He went on: “…and I want to clarify our MP’s position because she has been spoken about and she is not here to defend herself.

“Our MP is against building on Harrow Lane because she is now aware of all the facts, including the restrictive covenants on the land saying that it must be used for recreational purposes.”

Labour’s Mike Turner hit back at Councillors Edwards and Rankin, dismissing their criticisms and clarifications in what was essentially a personal attack on his colleagues: “This is a sort-of deja-vu as far as I’m concerned. I remember in the council chamber when the Conservatives were protesting against building on the Ridge and they suggested putting it all down to Baird Ward. I have to say what Councillor Edwards and Councillor Rankin have come out with is a ‘nimbyism’ (not in my back yard).

“I have to say as far as the MP is concerned she should learn the facts before she starts making statements. I don’t buy the Tories green credentials, oh no that doesn’t wash with me, ‘nimbyism’ and that’s the fact of the matter,” he claimed.

Former leader of the council’s Conservative group Rob Cooke said: “I was leader of the Conservative group at the time and he’s right that we did oppose one site on the Ridge, but we also opposed building on Speckled Wood and Robsack. At the time the Labour Party told us we were ludicrous and those two sites had to stay in the plan no matter what. Lo and behold, six months later, Councillor Chowney in one of his first meetings as leader took both those sites out, so it’s not fair to say it’s a ‘nimbyism’ when we were supporting residents in Hollington, Tressel, Ore and Baird and you agreed with us.”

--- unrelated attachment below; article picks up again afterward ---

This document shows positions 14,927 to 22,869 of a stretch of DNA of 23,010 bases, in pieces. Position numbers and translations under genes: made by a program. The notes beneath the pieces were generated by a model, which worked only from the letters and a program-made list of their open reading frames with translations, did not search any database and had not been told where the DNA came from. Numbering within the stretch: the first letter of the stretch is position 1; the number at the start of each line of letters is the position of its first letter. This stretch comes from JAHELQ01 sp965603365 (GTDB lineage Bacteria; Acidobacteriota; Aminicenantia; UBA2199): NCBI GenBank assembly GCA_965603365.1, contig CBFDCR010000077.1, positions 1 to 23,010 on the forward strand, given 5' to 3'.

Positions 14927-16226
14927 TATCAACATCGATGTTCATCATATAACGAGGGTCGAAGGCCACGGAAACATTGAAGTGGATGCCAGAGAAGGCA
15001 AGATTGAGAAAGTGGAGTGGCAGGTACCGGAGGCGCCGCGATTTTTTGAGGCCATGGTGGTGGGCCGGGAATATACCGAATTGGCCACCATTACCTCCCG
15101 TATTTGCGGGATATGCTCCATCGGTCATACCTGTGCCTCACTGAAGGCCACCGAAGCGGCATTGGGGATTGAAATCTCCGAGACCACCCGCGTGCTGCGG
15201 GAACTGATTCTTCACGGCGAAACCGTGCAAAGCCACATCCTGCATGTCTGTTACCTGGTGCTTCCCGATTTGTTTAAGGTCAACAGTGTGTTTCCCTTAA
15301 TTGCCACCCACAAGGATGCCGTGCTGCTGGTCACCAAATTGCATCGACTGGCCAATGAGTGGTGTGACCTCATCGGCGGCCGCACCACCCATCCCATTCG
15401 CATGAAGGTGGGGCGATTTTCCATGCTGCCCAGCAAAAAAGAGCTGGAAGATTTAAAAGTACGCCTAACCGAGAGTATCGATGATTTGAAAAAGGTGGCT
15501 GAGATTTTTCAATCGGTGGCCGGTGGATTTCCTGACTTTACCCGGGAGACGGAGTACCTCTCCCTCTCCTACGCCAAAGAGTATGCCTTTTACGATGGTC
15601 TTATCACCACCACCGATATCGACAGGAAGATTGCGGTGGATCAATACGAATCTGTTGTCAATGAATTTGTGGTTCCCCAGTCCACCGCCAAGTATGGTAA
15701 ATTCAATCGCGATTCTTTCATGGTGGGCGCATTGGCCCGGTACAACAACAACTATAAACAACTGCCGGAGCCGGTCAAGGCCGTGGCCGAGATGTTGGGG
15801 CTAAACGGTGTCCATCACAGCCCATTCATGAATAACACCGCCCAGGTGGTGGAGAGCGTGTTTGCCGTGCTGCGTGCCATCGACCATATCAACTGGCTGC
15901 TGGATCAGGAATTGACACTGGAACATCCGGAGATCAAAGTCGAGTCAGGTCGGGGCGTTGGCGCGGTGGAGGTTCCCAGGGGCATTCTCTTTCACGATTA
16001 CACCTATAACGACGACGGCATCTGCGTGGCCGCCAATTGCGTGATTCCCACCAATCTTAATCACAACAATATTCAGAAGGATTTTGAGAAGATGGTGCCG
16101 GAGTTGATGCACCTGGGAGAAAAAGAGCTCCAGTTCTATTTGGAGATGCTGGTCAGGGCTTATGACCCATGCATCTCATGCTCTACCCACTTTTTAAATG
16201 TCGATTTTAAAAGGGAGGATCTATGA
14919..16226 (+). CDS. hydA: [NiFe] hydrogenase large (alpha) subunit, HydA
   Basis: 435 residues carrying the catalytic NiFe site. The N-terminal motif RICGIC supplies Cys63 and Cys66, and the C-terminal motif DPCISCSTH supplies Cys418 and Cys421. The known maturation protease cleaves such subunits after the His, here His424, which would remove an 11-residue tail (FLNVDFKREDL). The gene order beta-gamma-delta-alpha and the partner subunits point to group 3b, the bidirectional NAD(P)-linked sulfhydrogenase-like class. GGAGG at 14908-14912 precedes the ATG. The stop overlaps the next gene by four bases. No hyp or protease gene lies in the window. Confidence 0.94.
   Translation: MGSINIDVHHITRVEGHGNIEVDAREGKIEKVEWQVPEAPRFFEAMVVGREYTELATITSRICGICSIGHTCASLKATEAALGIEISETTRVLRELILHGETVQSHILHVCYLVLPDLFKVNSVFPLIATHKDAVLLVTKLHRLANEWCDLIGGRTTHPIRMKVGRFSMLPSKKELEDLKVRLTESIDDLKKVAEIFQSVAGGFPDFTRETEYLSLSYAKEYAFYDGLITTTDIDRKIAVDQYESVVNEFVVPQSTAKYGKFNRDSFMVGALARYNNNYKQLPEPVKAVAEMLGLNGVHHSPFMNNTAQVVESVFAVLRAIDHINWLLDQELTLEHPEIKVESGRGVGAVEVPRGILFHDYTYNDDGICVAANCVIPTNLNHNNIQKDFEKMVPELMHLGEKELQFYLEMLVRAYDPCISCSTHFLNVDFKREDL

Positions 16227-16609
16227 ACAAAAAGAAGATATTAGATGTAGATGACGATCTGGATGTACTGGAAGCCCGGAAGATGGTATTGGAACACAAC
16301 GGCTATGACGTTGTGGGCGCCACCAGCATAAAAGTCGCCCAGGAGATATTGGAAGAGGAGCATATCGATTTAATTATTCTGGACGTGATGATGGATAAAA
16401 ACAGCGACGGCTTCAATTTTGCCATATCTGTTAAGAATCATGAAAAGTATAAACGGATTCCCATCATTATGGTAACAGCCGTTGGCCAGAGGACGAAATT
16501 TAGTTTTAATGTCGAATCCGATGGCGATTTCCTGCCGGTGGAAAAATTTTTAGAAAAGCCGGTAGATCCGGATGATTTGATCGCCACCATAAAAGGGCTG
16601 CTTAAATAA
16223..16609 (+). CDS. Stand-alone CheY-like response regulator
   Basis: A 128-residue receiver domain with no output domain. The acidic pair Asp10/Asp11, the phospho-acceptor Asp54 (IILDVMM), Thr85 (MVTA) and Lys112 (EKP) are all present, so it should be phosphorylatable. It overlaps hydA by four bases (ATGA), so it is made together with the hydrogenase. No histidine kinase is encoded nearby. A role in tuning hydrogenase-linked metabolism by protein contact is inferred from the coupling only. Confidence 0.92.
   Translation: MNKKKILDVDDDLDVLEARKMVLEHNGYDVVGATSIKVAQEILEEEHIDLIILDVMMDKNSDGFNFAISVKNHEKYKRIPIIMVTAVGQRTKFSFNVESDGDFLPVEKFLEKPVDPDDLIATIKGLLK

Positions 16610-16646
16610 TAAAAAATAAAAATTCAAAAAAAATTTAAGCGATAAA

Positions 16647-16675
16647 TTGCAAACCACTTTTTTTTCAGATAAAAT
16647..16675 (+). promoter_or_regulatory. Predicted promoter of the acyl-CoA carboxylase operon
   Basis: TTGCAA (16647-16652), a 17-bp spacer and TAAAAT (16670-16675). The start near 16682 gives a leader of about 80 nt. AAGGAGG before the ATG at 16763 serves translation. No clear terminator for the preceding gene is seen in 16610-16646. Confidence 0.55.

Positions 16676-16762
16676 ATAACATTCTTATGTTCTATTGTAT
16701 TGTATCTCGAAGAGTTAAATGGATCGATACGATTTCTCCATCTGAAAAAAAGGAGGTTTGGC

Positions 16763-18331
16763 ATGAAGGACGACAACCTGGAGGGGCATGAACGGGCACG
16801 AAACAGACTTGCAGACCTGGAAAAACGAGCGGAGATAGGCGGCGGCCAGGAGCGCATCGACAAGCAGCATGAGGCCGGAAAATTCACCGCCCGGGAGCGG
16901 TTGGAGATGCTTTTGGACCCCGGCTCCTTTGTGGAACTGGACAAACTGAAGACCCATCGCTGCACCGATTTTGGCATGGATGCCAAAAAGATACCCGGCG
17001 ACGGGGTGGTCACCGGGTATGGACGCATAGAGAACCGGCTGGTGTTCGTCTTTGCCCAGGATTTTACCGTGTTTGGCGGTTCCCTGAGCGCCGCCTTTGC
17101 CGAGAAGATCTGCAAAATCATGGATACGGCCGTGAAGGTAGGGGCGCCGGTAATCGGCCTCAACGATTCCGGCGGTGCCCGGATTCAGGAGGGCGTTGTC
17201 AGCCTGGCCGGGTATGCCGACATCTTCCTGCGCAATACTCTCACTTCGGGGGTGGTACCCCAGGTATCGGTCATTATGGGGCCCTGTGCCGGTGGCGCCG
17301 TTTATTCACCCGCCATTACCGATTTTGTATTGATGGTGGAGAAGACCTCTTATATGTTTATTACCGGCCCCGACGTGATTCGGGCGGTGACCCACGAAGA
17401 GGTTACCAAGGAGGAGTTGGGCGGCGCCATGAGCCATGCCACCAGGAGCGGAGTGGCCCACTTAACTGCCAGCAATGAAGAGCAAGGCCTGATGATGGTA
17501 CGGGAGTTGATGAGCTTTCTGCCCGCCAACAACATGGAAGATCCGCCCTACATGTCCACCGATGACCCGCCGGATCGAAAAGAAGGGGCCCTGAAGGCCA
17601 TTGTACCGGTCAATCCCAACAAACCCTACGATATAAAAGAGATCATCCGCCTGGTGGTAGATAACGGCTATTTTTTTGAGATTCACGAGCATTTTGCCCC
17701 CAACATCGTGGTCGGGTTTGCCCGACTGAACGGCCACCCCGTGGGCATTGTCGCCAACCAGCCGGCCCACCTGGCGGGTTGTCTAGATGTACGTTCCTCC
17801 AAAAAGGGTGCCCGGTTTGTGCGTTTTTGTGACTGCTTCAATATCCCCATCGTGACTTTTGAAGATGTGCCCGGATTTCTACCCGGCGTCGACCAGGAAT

Gifted to the town for recreational use the playing fields have been described as ‘The last green lung’ in that corner of town – do you think housing should be built there?

Councillor Clair Carr told the meeting: “What seems to be lost among is this plan in Harrow Lane is to help the people in Hastings who need it the most. The problem is we have around 300 people in temporary accommodation, and 3,000 people waiting on the council list for a home. They have nowhere to go. We have targets set by the government we have to fulfil and we need to build somewhere. Wherever we build currently the Tories oppose every single site.”

Councillor Andy Batsford, HBC’s lead councillor for housing said: “All I’ve heard from the Tories is their desperate attempt to play to the crowd, to play to the votes. No talk of the thousands of people, the children, living in damp and terrible accommodation waiting on the housing list for over two years because of the desperate lack of affordable housing in this town.”

Mr Batsford then decided to personally address those in the town living in temporary accommodation: “I’m going to talk to those people,” he said.

“We the Labour council, we see you, we hear you, okay? We’re not leaving you on that waiting list in the hope some development company in the future builds some houses for you—we are going to deliver 500 affordable houses for this town, and when those planning permissions are granted we will celebrate with you and show you those plans that you will call those homes a place where your children can grow up and thrive and be a fantastic asset for our town. Because if we don’t bring these houses forward, we are condemning the next generation of our children to yet more poverty, more inequality, less chances of education and work—this has to be one of the focuses for this town, no matter what.”